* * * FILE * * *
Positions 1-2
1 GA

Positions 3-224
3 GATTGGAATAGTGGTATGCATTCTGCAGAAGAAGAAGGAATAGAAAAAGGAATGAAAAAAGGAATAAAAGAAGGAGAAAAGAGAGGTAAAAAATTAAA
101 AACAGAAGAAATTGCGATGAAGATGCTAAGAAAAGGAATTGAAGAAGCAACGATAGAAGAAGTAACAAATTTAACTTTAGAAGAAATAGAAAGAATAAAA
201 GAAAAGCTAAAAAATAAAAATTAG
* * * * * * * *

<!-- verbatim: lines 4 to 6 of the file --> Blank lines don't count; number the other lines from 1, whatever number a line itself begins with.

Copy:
3 GATTGGAATAGTGGTATGCATTCTGCAGAAGAAGAAGGAATAGAAAAAGGAATGAAAAAAGGAATAAAAGAAGGAGAAAAGAGAGGTAAAAAATTAAA
101 AACAGAAGAAATTGCGATGAAGATGCTAAGAAAAGGAATTGAAGAAGCAACGATAGAAGAAGTAACAAATTTAACTTTAGAAGAAATAGAAAGAATAAAA
201 GAAAAGCTAAAAAATAAAAATTAG